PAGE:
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heavily underestimated

Author: Kevin Koslowski from Germany
26 December 2014

at its first glance this film is about a haunting ghost story. but as the plot unfolds it unravels a more frighting mystery than you would have imagined. if you like horror movies that come along without too much gore and splatter, but excel at delivering a good story then please watch it. the acting may not be perfect at every moment, but it is sufficient without having yourself to facepalm too often.

I liked the setting, because old houses are almost terrifying on their own. the audio and visuals were also very well done. One thing I really appreciated was the modest but reasonable use of modern media through the film, where it is often deliberately left out in horror movies. I think it is because the writers are afraid that it might ruin the atmosphere.

EDIT: actually I meant the full feature movie (based on this short?)

go and watch it.

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4 out of 8 people found the following review useful:


Author: IrishLass240 from Lovely Long Island, NY, USA
28 May 2012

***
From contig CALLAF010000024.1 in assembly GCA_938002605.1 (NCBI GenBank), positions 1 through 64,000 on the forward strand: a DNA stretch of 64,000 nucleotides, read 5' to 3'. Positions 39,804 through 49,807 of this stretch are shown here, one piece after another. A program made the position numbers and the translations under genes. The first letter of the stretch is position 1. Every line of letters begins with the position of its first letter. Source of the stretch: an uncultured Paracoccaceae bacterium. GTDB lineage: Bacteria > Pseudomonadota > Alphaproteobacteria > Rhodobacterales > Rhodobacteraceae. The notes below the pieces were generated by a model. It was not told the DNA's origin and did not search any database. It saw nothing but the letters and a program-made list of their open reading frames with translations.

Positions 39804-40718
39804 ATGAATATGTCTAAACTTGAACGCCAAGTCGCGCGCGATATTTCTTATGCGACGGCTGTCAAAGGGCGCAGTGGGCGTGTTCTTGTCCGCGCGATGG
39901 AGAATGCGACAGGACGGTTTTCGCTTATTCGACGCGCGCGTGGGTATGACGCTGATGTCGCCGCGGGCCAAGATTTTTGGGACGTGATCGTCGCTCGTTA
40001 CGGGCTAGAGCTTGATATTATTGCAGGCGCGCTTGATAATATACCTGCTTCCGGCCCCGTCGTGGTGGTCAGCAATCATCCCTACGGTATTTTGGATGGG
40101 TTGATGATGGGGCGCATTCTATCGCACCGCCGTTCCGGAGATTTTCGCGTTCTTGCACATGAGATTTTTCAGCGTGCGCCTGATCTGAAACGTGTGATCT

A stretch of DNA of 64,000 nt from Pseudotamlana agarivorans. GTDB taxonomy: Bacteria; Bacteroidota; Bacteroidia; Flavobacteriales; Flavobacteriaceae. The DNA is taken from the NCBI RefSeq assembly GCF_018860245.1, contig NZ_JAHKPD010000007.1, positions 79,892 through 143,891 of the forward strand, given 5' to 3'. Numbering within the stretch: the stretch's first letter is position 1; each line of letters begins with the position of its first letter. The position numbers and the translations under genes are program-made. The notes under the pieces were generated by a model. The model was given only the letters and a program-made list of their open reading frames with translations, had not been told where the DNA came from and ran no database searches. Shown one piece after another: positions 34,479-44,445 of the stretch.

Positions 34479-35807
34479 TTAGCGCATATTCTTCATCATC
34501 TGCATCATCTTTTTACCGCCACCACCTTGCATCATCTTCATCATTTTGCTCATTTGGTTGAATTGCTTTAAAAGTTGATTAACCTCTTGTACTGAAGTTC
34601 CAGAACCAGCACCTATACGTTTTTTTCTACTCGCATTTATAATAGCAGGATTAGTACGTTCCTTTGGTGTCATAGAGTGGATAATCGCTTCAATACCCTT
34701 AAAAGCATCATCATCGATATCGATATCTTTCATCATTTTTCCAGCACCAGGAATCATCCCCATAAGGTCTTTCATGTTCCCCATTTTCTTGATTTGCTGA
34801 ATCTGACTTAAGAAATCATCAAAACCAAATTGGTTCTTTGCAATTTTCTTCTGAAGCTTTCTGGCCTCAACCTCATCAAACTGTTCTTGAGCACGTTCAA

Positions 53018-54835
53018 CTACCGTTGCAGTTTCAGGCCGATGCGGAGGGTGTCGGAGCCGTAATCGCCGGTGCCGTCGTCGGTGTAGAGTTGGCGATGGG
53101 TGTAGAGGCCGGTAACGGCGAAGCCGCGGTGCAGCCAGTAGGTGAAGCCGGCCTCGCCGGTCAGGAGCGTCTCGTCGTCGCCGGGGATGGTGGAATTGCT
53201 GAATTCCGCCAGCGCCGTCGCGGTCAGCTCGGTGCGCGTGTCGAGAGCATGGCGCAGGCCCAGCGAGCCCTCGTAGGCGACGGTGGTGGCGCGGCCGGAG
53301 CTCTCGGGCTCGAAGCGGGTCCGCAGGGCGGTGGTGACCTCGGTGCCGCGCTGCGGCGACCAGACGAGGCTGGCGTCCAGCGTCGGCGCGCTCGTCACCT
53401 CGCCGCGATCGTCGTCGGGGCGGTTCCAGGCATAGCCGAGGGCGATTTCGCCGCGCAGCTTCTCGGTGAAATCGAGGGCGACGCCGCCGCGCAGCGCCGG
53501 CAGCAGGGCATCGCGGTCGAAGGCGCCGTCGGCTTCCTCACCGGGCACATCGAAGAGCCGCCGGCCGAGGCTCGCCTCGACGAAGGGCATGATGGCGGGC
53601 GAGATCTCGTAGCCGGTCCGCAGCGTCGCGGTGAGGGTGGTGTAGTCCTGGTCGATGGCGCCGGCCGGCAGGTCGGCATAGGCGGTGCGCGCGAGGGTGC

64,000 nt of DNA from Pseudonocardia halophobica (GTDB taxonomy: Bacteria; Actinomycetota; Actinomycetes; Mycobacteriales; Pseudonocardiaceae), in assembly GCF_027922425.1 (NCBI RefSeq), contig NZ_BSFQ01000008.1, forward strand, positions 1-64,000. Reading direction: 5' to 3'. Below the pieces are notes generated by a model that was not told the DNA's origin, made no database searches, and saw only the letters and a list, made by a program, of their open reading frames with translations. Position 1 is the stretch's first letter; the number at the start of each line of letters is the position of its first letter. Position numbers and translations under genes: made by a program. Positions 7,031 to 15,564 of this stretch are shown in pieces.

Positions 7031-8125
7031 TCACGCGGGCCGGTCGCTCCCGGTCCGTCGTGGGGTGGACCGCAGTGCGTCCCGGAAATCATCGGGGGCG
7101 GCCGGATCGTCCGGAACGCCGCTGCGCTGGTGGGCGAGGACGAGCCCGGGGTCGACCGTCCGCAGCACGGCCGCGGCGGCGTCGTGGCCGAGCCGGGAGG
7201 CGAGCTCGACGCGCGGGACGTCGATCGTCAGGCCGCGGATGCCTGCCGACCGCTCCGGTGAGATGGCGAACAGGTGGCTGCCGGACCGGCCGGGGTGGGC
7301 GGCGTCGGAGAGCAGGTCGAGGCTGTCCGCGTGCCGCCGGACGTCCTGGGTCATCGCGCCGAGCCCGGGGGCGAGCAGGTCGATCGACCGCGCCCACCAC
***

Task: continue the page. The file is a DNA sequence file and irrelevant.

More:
For those interested, here's a summary from the press release: "In THE PACT, a young woman finds herself alone in the house of her late mother where an unsettling – and sinister – presence emerges.

Premiering as an official selection of the 2011 Sundance Film Festival, the short film THE PACT, written and directed by Nicholas McCarthy, stars Jewel Staite (Firefly, Serenity) and Sam Ball (The Event). Playing with Calvin Reeder's The Oregonian in the ʻPark City at Midnightʼ section of Sundance 2011, THE PACT is a dark ghost story told in a taut 11 minutes.

A legion of sci-fi fans know star Jewel Staite as ʻKayleeʼ on Joss Whedon's cult series Firefly, a role she reprises in the feature film version, Serenity. Jewel's tense performance in THE PACT as a besieged young woman is a unique compliment to her long resume in film and television.

Three-time Sundance director Nicholas McCarthy points to his love of the horror films of Dario Argento as an influence, but also to the subtler work of famed horror producer Val Lewton. "I wanted to tell a story about a woman dealing with a private, self-inflicted terror. My favorite aspects of horror films as diverse as Argento's Suspiria or Lewton's The Seventh Victim are their intense atmospheres. My goal was to call on those movies for reference and use them in the service of a character piece. I think the result is really different."

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